Course Title: Terrorism and Counterterrorism
Course Description:
In the wake of 9-11 Islamist attack and the 22 July 2011 Norway ‘lone wolf’ radical right massacre, terrorism and counterterrorism have come to dominate political agendas and media discourse across the US and Europe. Through a comparative analysis of the history of US and EU responses to 21st century terrorism this class studies the nature of the threats to Western security by examining types of terrorism and the development, strategies and theories surrounding terrorism. Given special attention in this class are: victims and perpetrators; processes of violent radicalization; typologies of terror (religious extremism, political violence, regional separatism, state-sponsored terror and animal rights/ecological activism); and what can be done to counter and/or limit terrorism (surveillance/policing/de-radicalization/education/social media); as well as how effective such practices are.
Course Code and Credits: ENV 5100A (3)
Course Title: Environmental Ethics: Green Principles
Course Description:
Develops students’ understanding of the concepts of environmental ethics through an analysis of historical and modern issues. The role of humans within nature and anthropogenic effects upon nature will be discussed along with typical environmental issues such as climate change, pollution, population issues, energy issues, conservation, women in the environment and animal rights.
Course Code and Credits: MGT 5400A (3)
Course Title: Organisational Behaviour
Course Description:
This course explores the structure and nature of organisations and the contribution that communication and human behaviour makes to organisational performance. The objective of the course is to equip students with a critical understanding of how organizations function. It will explore the impact of human and organizational factors on the establishment, development and performance of organizations, using a wide range of management theories. The importance of cross-cultural differences and its consequences for the management of global organizations will be highlighted. This course will draw from different disciplines within the social sciences, including psychology, political science, anthropology and sociology, insisting on the connections between these different fields and theories.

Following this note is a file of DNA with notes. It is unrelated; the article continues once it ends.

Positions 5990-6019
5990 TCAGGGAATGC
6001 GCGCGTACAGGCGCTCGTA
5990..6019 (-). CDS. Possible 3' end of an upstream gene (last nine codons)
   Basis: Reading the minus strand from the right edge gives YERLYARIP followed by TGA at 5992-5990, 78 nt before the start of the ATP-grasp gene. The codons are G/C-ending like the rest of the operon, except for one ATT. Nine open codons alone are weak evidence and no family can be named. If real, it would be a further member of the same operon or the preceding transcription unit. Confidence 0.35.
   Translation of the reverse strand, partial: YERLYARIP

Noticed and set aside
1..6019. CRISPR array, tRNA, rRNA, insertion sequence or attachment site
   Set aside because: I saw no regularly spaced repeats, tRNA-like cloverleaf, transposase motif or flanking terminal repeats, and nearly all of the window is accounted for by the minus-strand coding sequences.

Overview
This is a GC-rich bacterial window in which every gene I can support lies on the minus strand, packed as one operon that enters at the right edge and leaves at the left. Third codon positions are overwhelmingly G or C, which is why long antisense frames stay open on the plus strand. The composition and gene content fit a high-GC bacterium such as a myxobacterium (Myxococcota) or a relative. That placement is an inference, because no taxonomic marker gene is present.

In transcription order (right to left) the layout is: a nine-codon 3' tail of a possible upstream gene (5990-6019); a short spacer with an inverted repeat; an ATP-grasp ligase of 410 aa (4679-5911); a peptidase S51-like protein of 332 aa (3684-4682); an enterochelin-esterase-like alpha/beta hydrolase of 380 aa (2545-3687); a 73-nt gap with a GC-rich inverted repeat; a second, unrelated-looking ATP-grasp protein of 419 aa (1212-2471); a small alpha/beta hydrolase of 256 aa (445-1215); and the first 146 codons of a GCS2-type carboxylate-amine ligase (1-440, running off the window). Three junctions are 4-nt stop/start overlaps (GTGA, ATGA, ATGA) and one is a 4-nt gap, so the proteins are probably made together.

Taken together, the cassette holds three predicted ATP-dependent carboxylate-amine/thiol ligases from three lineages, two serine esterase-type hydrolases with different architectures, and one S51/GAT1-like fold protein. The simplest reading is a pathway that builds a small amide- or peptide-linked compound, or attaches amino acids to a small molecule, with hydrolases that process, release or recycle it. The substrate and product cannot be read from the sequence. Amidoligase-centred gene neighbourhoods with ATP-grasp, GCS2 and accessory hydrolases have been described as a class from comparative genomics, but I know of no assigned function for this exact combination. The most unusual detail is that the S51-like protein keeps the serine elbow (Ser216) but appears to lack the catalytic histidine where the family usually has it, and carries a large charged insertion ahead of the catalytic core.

Course Code and Credits: MKT 5410A (3)
Course Title: Psychology of Fashion and Luxury Goods
Course Description:
This course enables students to understand the importance of consumer behavior in the process of marketing fashion and luxury goods and services.
Course Code and Credits: MKT 6220A (3)
Course Title: Digitial Marketing and Social Media
Course Description:
Provides students with an insight into the techniques and processes involved in creating and maintaining a marketing presence on the Internet.
Course Code and Credits: HST 5425A (3)
Course Title: Historical London
Course Description:
From the creation of Londinium by the Romans to the great modern metropolis, this course traces the growth and the changing functions, institutions and architecture of London. Readings from contemporary writers, describing the London they knew and visits to selected monuments are an integral part of this course. Visits require some travel and entrance costs.
Course Code and Credits: COM 4415A (3)
Course Title: Contemporary London Performance
Course Description:
This course aims to introduce students to the contemporary performance scene in London – focusing upon music, dance, performance art, installation art and fringe theater. Themed, in-class sessions will be supplemented by frequent field trips to performance venues in the London area. Students should budget for an additional £75 course fee for tickets to events.
Course Code and Credits: COM 6400A (3)
Course Title: Fashion and Media
Course Description: